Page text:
Precautions and Safety while Performing

The mountain is a safe pose unless you are feeling some dizzy or lightheaded. To feel stable while pregnant, a wider stance may be required.

9) Crane (Crow) Pose (Bakasana)

Crane (Crow) Pose (Bakasana)

Crow, also known as crane, is an armbalancing posture that serves as the foundation for the majority of other arm balances in yoga (22).

Type of Pose – Abdomen, arms, wrist, and upper back

Prime Area – Upper body

Step-by-step instructions on how to do pose.

  1. Begin in a squat with your knees wider than your hips. You can have your feet together or apart.
  2. Place your hands 6–8 inches in front of your feet and shoulder-distance apart on the floor. Your hands can be a little wider if your shoulders are tight.
  3. Raise your hips off the ground and onto the balls of your feet. Bring your knees up to your thighs and your upper arms.
  4. Tilt your torso forward until your shoulders are in line with your knees.
  5. Press your knees firmly against your upper arms. Crow can be balanced on your triceps, while Crane can be tucked closer to your armpits.
  6. Continue reaching forward with your chest until your elbows are stacked over your wrists and your centre of gravity shifts.
  7. Raise your heels to the level of your buttocks. You can either grip your outer shoulders with your knees or balance on your triceps.
  8. Press your arms as straight as possible while bringing your feet and buttocks together for Crane.
  9. Hold for 5–10 breaths before lowering your feet to the floor.

Understand its benefits

Crow Pose stretches your upper back while strengthening your wrists, forearms, and abdomen. It boosts core strength and balance. This pose is intended to boost confidence, alleviate stress and anxiety, improve concentration, and foster creativity in the practitioner (22).

Precautions and Safety while Performing

People who have a previous wrist or shoulder injury, heart problems, carpal tunnel syndrome, or cerebral thrombosis should avoid practicing Bakasana.

Don’t raise the buttocks too high because this puts too much strain on the arms. Do not attempt to raise your feet from the ground.

10) Big Toe Pose (Padangusthasana)

Big Toe Pose (Padangusthasana)

Padangusthasana, also known as the big toe pose, is a standing asana from the Ashtanga yoga tradition. Padangusthasana derives its name from the Sanskrit words pada (foot), angustha (thumb), and asana (pose) (23).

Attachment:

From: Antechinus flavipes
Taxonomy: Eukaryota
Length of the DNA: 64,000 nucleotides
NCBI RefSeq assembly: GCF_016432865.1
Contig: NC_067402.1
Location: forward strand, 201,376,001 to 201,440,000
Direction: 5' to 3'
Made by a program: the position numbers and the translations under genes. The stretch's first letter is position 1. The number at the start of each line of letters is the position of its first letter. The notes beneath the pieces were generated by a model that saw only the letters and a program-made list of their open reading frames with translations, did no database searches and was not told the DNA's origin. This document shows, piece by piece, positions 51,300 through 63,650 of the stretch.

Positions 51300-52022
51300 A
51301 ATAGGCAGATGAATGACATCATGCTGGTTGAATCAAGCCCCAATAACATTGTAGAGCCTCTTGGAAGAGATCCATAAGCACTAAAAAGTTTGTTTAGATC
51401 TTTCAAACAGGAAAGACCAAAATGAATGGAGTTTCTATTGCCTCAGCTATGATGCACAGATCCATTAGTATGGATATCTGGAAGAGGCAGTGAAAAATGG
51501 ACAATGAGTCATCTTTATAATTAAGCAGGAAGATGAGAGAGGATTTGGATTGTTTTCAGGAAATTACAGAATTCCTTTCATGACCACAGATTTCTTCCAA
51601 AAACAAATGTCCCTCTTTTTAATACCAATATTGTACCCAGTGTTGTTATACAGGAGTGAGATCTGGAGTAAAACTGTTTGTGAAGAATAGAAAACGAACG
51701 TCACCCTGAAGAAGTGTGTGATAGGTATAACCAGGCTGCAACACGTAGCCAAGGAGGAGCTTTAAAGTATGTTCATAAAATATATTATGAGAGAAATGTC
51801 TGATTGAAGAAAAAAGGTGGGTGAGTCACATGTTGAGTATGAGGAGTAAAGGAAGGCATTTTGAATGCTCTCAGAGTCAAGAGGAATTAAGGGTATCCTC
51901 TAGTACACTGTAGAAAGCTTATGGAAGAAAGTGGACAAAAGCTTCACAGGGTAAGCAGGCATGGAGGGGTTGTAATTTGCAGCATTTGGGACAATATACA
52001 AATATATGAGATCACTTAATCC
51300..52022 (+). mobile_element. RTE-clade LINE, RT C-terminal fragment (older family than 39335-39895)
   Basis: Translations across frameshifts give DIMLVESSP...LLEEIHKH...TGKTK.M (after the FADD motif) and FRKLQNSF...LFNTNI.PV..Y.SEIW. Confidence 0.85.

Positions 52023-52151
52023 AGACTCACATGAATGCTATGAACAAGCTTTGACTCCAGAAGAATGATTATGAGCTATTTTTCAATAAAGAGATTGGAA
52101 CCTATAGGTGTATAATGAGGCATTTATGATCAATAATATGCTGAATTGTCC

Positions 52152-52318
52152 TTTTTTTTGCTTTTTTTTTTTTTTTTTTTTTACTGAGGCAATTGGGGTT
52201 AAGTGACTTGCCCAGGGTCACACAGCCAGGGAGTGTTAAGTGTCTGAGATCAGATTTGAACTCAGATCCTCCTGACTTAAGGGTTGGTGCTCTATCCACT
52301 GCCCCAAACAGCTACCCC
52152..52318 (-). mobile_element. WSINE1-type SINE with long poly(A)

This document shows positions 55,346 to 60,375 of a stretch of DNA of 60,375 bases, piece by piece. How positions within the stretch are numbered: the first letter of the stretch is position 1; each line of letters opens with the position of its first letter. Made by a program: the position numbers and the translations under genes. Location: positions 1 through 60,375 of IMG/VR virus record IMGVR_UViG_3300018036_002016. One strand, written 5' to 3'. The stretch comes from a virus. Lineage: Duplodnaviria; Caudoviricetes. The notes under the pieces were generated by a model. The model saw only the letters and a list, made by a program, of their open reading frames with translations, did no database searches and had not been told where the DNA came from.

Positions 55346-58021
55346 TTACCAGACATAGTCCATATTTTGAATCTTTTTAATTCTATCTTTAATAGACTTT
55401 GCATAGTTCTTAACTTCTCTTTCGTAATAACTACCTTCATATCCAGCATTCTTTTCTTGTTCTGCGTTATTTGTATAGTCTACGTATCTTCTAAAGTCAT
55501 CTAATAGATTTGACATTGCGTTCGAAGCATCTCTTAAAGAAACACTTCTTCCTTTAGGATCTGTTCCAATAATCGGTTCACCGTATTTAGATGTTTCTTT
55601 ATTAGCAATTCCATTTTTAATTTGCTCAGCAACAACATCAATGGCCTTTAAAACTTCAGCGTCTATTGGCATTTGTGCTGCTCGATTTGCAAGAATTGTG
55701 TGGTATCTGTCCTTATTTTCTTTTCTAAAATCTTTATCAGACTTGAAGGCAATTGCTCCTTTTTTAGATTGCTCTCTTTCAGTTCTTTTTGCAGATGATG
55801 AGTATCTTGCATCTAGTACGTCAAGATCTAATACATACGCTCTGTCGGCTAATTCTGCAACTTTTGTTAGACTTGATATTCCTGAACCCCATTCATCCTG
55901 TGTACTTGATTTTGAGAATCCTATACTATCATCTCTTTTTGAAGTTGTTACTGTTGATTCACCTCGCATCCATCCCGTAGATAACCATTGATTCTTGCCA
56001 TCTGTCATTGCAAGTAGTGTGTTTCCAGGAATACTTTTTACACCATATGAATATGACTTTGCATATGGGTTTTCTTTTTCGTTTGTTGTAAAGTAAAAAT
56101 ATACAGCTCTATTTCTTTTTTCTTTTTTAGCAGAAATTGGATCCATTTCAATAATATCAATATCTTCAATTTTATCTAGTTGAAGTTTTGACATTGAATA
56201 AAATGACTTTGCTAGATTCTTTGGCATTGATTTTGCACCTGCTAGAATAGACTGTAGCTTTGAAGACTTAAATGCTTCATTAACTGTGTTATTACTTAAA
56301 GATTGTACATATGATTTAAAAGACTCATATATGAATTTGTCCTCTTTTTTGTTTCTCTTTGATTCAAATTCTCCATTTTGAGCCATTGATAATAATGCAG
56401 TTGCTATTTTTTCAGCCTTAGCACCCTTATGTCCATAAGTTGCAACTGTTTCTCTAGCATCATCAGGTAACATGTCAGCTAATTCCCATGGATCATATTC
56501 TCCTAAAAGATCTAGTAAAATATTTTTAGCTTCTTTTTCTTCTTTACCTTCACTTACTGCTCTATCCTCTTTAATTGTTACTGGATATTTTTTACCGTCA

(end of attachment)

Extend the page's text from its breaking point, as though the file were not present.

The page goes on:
Type of Pose – Backbend bose, stretching pose, and standing pose

Prime Area – Hamstrings and calves

Step-by-step instructions on how to do pose.

  1. Stand up straight and space your feet about 6 inches apart. Maintain complete leg straightness and lift your kneecaps.
  2. As you exhale, lower your torso and head as one unit. Lower your body, but make sure you’re bending at the hips, not the waist. Bend forward until the tops of your knees are in contact with your brow. Make sure to keep your legs straight the entire time.
  3. In between the big toe and the second toe, place your index and middle fingers. Using those fingers and the thumb, firmly grasp the big toe. Firmly press your toes against the fingers.
  4. As you inhale, raise your torso as if you were going to stand. Release your torso as you exhale, allowing your lower back to hollow out depending on your flexibility.
  5. Inhale and exhale as you lift your torso up, increasing the stretch in your hamstrings. In cycles, make sure to lift the sternum and then lower the torso and sternum towards the knees.
  6. After many number of cycles, exhale and lower your elbows to the sides. Pull-on the big toes with your elbows to the side. Hold this position for a set amount of time before returning to the standing position.

Understand its benefits

Big Toe pose is excellent for stretching many muscles in the body and is especially beneficial for people who have flat feet (23). Big Toe Pose benefits include stretching the hamstrings, calves, and spine, stimulating digestion, activating the liver and spleen, relieving headaches, and calming the mind.

Precautions and Safety while Performing

If you have a lower back or neck injury, avoid this pose.

11) Peacock Pose (Mayurasana)

Peacock Pose (Mayurasana)

Gheranda Samhita describes “Mayurasana” as one of the 32 important Asana. The Peacock, according to Hindu mythology, represents immortality, love, and patience. Peacock Pose, also known as Mayurasana in Sanskrit, strengthens the core while stretching the wrists on the palm side (24).